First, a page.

Edit ModuleEdit ModuleShow Tags
Edit ModuleShow Tags

Death by a Thousand Cuts

New research suggests that, despite safety claims from helmet manufacturers, athletes’ brains may be stark naked.




 

 

This is the land of the free and the cold-activated beer can; the home of the brave and the Quiznos lobster-and-seafood submarine (made with 51 percent lobster). We relish nothing if not progress, and high on our to-do list is the integrity of the New National Pastime, recently beleaguered by autopsies of gladiators both young and old whose spotted, rusting brainscapes resemble those typically found in septuagenarian Alzheimer’s patients.

The national narrative says that safer helmets are the way forward. Science begs to differ. Riddell’s Revolution Speed football helmet retails for $248.99, boasts a “cool, aggressive” shell design and features something the company has branded “Concussion Reduction Technology.” The Revolution Speed so impressed researchers at Virginia Tech University, who have developed the nation’s first comprehensive impact rating system for football helmets, that it was given a five-star safety rating and deemed the “best available” helmet on the market. For comparison, the Riddell VSR-4, which has been the most prominently used helmet in the NFL and NCAA throughout the past few years, received a one-star rating.

On the surface, the news is alternatively haunting and encouraging. While the NFL does not require teams to reveal which helmets their players wear, the eye-test reveals that many players have adopted the Revolution Speed. Oft-concussed Pittsburgh Steelers safety Troy Polamalu saddles one atop his mane. The sleek helmets appear more commonly in college football, where players have had less of an opportunity to become superstitious creatures of habit. In fact, the Biomedical Engineering department at Virginia Tech was so moved by their own research that they purchased an entire fleet of Revolution Speeds for the Hokies football team.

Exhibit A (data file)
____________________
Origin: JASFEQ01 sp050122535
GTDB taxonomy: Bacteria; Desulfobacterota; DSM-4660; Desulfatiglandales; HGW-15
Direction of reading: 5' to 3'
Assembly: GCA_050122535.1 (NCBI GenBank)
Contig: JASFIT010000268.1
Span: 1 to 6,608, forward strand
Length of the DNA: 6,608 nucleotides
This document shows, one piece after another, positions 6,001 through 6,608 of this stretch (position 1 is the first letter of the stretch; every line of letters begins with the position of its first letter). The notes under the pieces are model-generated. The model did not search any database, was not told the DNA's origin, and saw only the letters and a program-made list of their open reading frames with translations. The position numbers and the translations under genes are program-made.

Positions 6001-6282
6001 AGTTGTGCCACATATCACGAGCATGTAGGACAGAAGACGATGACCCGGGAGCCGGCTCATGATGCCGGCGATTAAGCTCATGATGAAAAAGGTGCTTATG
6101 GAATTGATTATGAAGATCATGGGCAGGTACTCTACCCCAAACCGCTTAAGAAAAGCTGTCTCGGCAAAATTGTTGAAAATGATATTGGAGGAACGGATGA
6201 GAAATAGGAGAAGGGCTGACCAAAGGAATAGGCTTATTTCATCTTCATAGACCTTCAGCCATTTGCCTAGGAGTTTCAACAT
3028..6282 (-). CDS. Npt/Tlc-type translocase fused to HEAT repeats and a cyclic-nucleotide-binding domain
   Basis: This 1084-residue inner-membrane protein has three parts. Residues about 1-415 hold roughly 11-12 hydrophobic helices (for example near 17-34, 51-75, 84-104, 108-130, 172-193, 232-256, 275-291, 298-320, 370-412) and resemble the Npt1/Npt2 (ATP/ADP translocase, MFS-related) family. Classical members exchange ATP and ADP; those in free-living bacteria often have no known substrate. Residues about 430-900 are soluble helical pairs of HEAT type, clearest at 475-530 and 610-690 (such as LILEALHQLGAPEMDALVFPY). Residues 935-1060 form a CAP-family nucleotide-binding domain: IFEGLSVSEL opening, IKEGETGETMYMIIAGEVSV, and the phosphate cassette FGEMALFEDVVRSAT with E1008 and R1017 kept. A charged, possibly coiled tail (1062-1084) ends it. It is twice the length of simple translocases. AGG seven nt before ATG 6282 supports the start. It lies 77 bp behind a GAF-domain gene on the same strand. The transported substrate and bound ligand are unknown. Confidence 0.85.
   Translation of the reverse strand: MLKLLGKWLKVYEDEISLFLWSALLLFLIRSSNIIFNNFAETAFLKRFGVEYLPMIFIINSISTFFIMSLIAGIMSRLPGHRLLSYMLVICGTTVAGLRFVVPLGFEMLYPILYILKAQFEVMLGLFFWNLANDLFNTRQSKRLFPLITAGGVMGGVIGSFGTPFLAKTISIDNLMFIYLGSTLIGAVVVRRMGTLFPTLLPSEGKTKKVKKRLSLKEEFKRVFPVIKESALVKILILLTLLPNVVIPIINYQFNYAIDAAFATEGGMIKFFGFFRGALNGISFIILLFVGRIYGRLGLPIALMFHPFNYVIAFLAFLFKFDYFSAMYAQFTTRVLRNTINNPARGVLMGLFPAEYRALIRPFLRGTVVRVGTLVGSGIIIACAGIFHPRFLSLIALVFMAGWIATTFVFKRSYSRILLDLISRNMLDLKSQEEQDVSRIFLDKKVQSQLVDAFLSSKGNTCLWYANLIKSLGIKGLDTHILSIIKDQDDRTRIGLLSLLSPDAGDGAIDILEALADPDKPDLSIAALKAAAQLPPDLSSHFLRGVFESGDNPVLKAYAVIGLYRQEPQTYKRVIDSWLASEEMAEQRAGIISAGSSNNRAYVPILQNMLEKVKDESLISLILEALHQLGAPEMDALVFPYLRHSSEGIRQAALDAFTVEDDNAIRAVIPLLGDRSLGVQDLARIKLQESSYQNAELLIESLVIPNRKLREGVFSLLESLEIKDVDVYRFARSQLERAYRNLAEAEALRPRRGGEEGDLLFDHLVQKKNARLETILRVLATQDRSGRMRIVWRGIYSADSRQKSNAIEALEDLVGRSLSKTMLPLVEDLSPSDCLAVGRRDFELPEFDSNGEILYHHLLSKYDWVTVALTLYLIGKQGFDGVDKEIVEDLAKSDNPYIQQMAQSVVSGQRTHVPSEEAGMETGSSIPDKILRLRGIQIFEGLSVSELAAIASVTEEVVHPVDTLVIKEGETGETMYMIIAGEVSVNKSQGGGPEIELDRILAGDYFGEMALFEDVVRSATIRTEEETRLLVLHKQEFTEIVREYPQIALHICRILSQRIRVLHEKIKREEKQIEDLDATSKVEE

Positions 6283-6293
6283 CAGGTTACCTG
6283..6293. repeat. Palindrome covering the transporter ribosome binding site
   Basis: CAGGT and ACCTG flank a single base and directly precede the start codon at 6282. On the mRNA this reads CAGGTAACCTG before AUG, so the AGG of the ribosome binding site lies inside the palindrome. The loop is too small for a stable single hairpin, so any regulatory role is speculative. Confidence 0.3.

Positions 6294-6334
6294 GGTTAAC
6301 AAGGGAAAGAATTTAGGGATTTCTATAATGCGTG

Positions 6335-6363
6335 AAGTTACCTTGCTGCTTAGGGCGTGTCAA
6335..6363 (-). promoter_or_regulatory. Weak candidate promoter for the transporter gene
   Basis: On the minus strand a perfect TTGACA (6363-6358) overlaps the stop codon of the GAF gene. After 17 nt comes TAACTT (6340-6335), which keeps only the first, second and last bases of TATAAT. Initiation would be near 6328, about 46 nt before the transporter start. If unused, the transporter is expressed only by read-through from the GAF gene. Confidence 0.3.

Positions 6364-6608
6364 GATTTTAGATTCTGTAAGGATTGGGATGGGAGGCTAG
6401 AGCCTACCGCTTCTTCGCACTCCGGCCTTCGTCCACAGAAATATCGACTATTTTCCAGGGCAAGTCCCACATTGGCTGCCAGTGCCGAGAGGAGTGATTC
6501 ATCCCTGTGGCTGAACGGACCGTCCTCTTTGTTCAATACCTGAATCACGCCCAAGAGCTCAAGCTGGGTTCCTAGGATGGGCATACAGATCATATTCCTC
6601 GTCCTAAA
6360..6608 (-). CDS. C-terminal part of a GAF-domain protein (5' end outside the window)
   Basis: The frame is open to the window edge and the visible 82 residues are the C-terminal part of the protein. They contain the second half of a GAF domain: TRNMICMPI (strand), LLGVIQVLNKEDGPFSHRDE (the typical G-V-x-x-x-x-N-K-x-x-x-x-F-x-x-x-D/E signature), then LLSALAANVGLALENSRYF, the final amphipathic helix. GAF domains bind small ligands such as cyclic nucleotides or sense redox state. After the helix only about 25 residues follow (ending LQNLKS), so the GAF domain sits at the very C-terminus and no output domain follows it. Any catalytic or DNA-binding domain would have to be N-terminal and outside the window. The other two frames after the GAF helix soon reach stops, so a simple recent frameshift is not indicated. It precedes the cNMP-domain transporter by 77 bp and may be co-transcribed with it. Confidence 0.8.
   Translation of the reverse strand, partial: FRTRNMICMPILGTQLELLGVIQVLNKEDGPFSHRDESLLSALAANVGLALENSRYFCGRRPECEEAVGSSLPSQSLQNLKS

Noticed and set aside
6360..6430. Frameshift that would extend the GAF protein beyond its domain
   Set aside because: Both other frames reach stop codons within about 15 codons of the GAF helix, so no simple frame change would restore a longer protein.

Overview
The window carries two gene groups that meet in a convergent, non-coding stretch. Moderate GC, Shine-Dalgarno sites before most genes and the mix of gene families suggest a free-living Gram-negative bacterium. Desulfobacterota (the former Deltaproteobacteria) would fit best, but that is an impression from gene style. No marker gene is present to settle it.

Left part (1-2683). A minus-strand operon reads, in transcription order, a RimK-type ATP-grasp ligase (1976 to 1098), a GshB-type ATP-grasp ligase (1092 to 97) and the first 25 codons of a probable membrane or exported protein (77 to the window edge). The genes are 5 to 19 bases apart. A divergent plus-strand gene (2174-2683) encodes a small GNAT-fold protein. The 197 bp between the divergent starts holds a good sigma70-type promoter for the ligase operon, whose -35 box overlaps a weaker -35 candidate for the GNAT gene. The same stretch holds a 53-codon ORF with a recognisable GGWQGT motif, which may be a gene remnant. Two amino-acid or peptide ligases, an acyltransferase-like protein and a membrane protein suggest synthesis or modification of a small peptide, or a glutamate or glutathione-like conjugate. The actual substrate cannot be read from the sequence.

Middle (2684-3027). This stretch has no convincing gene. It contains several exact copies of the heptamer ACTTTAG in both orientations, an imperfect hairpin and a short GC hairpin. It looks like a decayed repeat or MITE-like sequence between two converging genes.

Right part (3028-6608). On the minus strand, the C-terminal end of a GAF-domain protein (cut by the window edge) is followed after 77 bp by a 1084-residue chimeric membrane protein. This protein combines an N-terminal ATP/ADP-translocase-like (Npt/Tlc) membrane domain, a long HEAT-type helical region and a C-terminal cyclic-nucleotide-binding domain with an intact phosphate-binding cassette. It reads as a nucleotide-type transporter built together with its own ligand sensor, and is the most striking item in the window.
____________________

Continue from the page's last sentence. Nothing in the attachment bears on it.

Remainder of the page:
So, is the war finally over? Can’t the powers that be simply make the Revolution Speed the de facto helmet so we can all move on?

The marketers certainly want you to think we’ve arrived. A promotional video on Riddell’s website features a CBS reporter standing on the field at Rutgers University reminiscing about the first collegiate football game ever played there in 1869. “Players didn’t even wear helmets,” she says in that familiar passive-aggressive TV news cadence. “No doubt being exposed to serious injury. Fortunately, times have changed.” Had the Jumbotron behind her projected comic-sans “Mission Accomplished” over a gently waving stars-and-stripes background, it would not have felt entirely out of place.

And yet, just when it felt like we were on our way to once again enjoying rock-riff midfield obliterations without besmirchment, a jarring study on helmet safety was recently published in The Journal of Neuroscience. Inspired by the work being done at Virginia Tech, a team of researchers from Cleveland Clinic ordered 11 popular football helmets from four different manufacturers, including the heralded Revolution Speed. Then they purchased two vintage “leatherhead” helmets from the 1940s. On the surface, their query seemed absurd: Would the cutting-edge helmets protect players better than the leatherheads?

“We’re trying to understand the concept of death by a thousand cuts,” says lead researcher Adam Bartsch. “Most athletes playing football are not getting hit by James Harrison. Most are getting thousands of common impacts to the head that won’t necessarily make a SportsCenter highlight. But the question is: Are the current helmets optimized to reduce all sorts of impacts?”

In order to understand how it can be possible that the majority of NFL players, who are worth untold million to their franchises, are still wearing helmets with a one-star safety rating, you first need to understand the current gold-standard barometer for helmet safety — the test. This is the sticker that is found on the back of every football helmet in the NFL and NCAA. Developed in 1973, the test focuses solely on high-impact linear acceleration and literally involves dropping a helmeted headform onto an anvil *cue ding-dong “Flintstones” sound effect*.